If you’re a team lacking star power like these Canadiens, you need plenty of depth scoring to succeed. Sure enough, a pair of veterans about fifteen years removed from a Cup win in Eric Staal and Corey Perry have come in clutch during this run, combining for four goals and thirteen points during these playoffs. The circumstances of the Staal trade are eerily similar to the move the Rangers made to acquire Staal from Carolina in 2016. Staal was a pumpkin for New York in a poor showing that led to a first-round exit that year; the current version of Staal is probably what the Rangers were hoping for back then.

I’d also expect Josh Anderson to use his 6’3”, 226 lb frame to his advantage in what figures to be a physical series; he’s got just one goal so far in the playoffs. Somehow, Montréal’s third line of Anderson, Jesperi Kotkaniemi, and Paul Byron have combined for just one assist in the playoffs. Strange, but true.

Montréal’s Game 4 victory to complete the sweep of Winnipeg overshadowed the fact that Jeff Petry didn’t play in the game. According to head coach Dominique Ducharme, Petry will be back “early” in this series, but not having him for, say, the first game or two would be a devastating blow. Montréal’s defense is built around having two outstanding right-handed d-men (Petry and Shea Weber) meshing with two defensive-minded lefties (Joel Edmundson and Ben Chiarot, respectively).

Obviously, with Petry out of the lineup, that formula is all out of whack. His ability to carry the puck and create offense is crucial to the Canadiens’ success, and though he hasn’t had an amazing playoff, even briefly being without him will really sting. Erik Gustafsson can replicate some of that value, especially on the power-play. But using him above a sheltered third-pair role is asking for trouble. Trust me. I’m a Flyers fan.

Players to Watch:

VGK: D Alec Martinez – There were plenty of skeptics, especially in the advanced stats community, when Vegas acquired Martinez at last year’s deadline. And while the two-time Stanley Cup winner has fit in tremendously for most of his time in the Sin City, it’s been a bit rougher go in these playoffs. Yes, the 33-year old leads Vegas with two power-play goals (not a typo) and kills penalties. But the 5-on-5 picture is a bit darker; 46.07% Corsi, 45.25% xG, 7-9 actual goals differential. Yes, Martinez blocks a lot of shots. But the Golden Knights are giving up far too many (good) looks when he’s on the ice. Alex Pietrangelo is carrying that top pair right now, but Martinez needs to do more for Vegas to reach their ceiling.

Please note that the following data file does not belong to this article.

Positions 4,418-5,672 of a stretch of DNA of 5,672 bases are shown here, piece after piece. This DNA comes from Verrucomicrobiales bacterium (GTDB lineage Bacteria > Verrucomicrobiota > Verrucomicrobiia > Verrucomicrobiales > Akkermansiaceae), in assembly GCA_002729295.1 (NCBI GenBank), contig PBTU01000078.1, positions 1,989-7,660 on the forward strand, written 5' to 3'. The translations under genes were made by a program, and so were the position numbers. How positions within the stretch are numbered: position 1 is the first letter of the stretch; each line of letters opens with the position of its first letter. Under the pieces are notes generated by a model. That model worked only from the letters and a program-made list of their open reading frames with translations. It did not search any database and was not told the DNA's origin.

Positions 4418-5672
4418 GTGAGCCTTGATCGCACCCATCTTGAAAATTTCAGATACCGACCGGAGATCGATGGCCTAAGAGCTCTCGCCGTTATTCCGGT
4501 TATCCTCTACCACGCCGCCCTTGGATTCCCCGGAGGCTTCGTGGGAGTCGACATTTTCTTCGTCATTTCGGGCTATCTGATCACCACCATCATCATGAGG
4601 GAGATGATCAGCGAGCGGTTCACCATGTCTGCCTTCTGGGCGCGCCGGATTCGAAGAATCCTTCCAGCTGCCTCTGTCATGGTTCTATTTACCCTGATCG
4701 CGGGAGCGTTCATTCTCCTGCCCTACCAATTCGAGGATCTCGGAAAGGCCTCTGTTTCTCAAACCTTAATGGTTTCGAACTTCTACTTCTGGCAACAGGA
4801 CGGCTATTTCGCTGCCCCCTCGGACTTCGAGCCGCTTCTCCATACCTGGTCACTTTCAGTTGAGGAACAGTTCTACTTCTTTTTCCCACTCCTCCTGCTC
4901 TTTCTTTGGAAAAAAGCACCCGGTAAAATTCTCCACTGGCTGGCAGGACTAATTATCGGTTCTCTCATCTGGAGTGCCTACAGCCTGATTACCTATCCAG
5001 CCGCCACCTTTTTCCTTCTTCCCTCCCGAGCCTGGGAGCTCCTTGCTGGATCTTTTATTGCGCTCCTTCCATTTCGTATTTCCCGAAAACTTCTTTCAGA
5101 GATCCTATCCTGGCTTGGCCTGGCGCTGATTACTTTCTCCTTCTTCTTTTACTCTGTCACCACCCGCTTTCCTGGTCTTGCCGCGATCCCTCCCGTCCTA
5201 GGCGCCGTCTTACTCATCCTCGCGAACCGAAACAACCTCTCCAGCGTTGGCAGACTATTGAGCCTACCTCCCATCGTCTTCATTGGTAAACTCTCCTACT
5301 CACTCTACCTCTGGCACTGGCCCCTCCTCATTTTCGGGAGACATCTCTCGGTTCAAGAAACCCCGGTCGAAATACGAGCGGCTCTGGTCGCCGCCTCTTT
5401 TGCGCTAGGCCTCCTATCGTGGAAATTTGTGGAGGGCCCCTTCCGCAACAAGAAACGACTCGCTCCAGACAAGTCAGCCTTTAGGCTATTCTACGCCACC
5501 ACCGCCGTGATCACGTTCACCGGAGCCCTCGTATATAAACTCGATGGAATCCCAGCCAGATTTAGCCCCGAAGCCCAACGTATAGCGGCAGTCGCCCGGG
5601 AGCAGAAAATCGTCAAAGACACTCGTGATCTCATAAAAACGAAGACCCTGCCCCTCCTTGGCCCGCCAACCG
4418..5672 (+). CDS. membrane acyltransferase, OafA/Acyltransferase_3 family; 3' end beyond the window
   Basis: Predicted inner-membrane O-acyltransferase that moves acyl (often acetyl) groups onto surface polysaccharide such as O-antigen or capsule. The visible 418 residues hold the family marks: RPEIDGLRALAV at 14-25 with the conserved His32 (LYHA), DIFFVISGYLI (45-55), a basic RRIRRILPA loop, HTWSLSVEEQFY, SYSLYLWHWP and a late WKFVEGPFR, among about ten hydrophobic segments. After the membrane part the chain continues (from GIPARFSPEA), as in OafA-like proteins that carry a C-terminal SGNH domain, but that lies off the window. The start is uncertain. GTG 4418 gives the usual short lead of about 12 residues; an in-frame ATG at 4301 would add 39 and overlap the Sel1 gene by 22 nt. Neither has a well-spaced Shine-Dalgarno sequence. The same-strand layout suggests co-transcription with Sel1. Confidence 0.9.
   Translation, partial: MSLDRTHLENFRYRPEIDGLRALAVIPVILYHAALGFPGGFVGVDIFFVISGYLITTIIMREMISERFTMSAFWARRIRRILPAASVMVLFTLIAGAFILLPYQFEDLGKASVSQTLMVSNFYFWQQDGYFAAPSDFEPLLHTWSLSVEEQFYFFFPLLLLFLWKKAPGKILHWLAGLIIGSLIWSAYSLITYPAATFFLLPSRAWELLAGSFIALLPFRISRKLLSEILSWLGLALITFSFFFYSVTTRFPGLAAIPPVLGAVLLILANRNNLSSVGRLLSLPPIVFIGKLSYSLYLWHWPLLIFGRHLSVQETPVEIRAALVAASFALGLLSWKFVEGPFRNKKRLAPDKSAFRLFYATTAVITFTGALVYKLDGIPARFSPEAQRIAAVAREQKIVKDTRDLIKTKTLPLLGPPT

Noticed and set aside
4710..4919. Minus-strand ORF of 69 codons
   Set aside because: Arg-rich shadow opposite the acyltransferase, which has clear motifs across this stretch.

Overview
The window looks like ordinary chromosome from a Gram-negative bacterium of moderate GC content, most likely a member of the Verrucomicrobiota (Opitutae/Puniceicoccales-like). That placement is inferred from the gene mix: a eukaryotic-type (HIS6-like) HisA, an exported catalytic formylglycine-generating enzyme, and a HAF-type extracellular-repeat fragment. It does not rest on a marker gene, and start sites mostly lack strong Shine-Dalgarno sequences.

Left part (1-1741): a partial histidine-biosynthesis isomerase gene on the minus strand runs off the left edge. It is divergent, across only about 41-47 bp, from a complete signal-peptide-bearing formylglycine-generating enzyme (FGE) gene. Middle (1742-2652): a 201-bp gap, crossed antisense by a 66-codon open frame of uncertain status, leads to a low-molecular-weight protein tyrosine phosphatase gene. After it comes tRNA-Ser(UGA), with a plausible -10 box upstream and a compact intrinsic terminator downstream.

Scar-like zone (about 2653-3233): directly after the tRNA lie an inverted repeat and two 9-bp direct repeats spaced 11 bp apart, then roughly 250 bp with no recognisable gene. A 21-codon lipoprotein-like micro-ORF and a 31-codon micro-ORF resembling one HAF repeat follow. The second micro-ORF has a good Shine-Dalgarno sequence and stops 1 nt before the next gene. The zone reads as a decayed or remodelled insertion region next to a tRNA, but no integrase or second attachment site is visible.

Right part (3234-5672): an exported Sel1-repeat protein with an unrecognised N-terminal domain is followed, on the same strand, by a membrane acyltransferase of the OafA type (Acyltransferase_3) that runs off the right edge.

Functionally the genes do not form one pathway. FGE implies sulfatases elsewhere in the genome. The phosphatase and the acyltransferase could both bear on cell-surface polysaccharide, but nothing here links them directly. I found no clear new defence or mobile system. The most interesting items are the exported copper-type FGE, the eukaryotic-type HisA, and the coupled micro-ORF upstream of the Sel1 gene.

MTL: RW Brendan Gallagher – The last time the Canadiens reached this stage, Gallagher was a 21-year-old in the middle of a 41-point campaign and finished tied for third on the team with 11 playoff points. Now, Gallagher is 29, still one of the feistiest players in the NHL but hungry to avenge that 2014 disappointment. After an ice-cold start to the playoffs, Gallagher has four points in his last five games, including the ice-breaker in Game 7 against Toronto.

Gallagher’s also on the second-unit of a red-hot Montréal power-play that’s operating at a 33.3% rate over their last five games. Combine that with a struggling Vegas PK (71.4% PK, 13th in playoffs), and Gallagher could contribute nicely at 5-on-5 and the man advantage. Gallagher’s value isn’t entirely dependent on points. But someone’s going to need to step on a Habs team lacking a true goal scorer (save for maybe Tyler Toffoli).

The Pick: There’s no such thing as a pushover opponent when you get this deep in the playoffs. Underdogs like the Canadiens have pushed contenders like Vegas to and sometimes past their breaking point over the years. And I fully expect the Habs to play with their hearts on their sleeves all series long.

But they’ve finally met an opponent too strong to grind past. Vegas has the same hunger, physicality, and goaltending that’s led the Canadiens to this point. Unfortunately for Montréal, Vegas also has gobs of high-end talent that they just cannot compete with. The two teams are structured very similarly; top-line built for defense and talented second-line with great chemistry and two elite defensemen on separate pairs with outstanding goaltending. Vegas just has better personnel filling these roles; it’s really as simple as that. Ever since Alex Ovechkin lifted the Cup on their ice, Vegas has been pining for a return to the Finals for revenge. They’ll get that chance this year. Vegas in 5.

Check out our other Round 3 preview, a rematch of last year’s Eastern Conference Finals that the Lightning won… but the Islanders already have a 1-0 series lead in this go-round.

Oddly Specific Prediction: This is an idea I also borrow from one of the best hockey writers, The Athletic’s Sean McIndoe (aka Down Goes Brown). The idea is very self-explanatory: make a very specific and semi-random prediction for each series. Price and Fleury have both been unreal so far in these playoffs; expect them to stand on their heads the rest of the way. But I don’t think there will be a single shutout between the two former first-round selections.